On feasibility of reducing metal fuel content and operating temperatures in chemical oxygen generators
Chemical oxygen generators are widely used in aircraft, submarines, spacecraft, and other applications, problems such as combustion instabilities and a risk of fire may be present. For example, due to malfunction of an oxygen generator, fire occurred onboard the Mir Space Station in 1997. It is thus important to improve the process stability and fire safety of chemical oxygen generators. Chemical compositions for oxygen generators include an oxygen source such as sodium chlorate (NaClO3), a transition metal oxide as a catalyst, and a metal fuel to provide energy for self-sustaining combustion. Eliminating or decreasing the metal fuel would decrease the operating temperatures and improve the fire safety of the generators. To make a well-founded conclusion on the feasibility of this approach, information on the decomposition and adiabatic combustion temperatures of NaClO3-based compositions with different concentrations of catalyst and metal fuel is required. In the present thesis, thermogravimetric analysis of NaClO3 mixtures with different concentrations of Co3O4 catalyst and metal fuel (iron and tin) is conducted. For the same mixtures, thermodynamic calculations are carried out. A strong effect of nanoscale Co3O4 powder on the decomposition temperature of NaClO3 is reported. For each mixture, comparison of the measured decomposition temperatures and calculated adiabatic combustion temperatures provides the values of temperature margin available for heat loss in the oxygen generator. Addressing the feasibility of decreasing the decomposition temperature of NaClO3 by high-energy mechanical milling of its mixtures with Co3O4 is studied. In addition, an experimental setup for studies on decomposition/combustion of oxygen-generating compositions under conditions close to those in industrial devices has been designed and tested.^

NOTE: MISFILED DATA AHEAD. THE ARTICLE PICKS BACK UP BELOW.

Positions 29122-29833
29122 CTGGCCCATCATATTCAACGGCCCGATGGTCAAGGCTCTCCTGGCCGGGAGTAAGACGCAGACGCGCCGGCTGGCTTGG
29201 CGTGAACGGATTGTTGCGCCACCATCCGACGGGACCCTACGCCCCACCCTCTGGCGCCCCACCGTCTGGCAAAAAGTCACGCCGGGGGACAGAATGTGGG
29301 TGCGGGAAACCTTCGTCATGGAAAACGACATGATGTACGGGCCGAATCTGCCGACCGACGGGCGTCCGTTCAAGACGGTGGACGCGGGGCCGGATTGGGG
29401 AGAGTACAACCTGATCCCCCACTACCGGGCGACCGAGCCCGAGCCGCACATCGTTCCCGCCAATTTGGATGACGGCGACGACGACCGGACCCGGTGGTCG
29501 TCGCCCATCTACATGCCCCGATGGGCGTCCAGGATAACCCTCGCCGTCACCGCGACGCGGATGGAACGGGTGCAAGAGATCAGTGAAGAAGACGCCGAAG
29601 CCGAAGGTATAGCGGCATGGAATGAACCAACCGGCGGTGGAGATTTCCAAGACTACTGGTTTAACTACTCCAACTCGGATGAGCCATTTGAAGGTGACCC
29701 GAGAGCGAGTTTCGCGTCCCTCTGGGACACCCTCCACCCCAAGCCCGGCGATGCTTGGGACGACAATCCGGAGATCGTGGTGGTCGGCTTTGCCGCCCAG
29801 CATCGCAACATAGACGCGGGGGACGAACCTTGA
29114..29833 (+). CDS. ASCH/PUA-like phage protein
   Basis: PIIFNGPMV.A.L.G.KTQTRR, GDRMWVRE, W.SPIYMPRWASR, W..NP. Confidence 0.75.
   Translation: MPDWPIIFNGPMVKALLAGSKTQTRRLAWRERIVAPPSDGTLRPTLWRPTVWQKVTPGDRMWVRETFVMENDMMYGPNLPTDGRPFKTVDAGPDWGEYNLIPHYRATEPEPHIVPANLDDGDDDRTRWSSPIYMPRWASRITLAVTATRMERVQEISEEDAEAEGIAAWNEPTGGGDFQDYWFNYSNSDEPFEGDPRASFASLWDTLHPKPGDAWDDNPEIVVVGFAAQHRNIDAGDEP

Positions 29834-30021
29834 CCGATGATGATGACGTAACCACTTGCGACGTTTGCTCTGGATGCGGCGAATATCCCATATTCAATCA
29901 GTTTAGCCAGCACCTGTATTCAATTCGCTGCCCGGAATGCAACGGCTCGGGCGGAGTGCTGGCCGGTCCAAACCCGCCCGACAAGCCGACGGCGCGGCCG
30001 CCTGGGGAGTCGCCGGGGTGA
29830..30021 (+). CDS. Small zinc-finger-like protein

Garcia, Allen, "On feasibility of reducing metal fuel content and operating temperatures in chemical oxygen generators" (2011). ETD Collection for University of Texas, El Paso. AAI1498287.